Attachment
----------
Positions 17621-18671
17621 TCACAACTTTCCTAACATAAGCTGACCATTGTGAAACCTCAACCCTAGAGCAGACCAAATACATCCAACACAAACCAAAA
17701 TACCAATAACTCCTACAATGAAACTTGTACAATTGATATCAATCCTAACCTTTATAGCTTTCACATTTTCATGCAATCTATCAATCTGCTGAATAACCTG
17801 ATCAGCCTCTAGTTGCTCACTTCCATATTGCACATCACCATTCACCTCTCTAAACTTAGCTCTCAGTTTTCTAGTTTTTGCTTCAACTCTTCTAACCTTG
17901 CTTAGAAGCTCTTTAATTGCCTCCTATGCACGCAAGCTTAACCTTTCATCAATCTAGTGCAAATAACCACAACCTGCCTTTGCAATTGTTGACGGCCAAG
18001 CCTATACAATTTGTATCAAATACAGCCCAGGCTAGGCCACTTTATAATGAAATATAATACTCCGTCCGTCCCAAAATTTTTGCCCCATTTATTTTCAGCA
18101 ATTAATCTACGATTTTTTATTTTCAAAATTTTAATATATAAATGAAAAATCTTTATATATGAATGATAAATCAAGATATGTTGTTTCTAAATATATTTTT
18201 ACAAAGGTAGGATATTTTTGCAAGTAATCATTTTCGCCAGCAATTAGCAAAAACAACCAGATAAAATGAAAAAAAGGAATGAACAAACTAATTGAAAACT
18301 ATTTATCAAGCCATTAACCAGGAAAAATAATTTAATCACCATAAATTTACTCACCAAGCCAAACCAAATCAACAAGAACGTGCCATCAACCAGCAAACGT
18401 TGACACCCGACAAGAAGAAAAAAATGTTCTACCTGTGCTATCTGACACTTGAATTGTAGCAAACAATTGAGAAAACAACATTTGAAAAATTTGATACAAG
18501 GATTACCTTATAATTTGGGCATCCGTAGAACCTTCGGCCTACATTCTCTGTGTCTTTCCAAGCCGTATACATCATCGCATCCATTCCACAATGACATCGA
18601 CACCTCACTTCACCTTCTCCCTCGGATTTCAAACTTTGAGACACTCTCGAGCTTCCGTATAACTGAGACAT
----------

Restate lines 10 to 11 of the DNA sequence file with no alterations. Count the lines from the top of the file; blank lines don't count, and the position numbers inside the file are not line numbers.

18401 TGACACCCGACAAGAAGAAAAAAATGTTCTACCTGTGCTATCTGACACTTGAATTGTAGCAAACAATTGAGAAAACAACATTTGAAAAATTTGATACAAG
18501 GATTACCTTATAATTTGGGCATCCGTAGAACCTTCGGCCTACATTCTCTGTGTCTTTCCAAGCCGTATACATCATCGCATCCATTCCACAATGACATCGA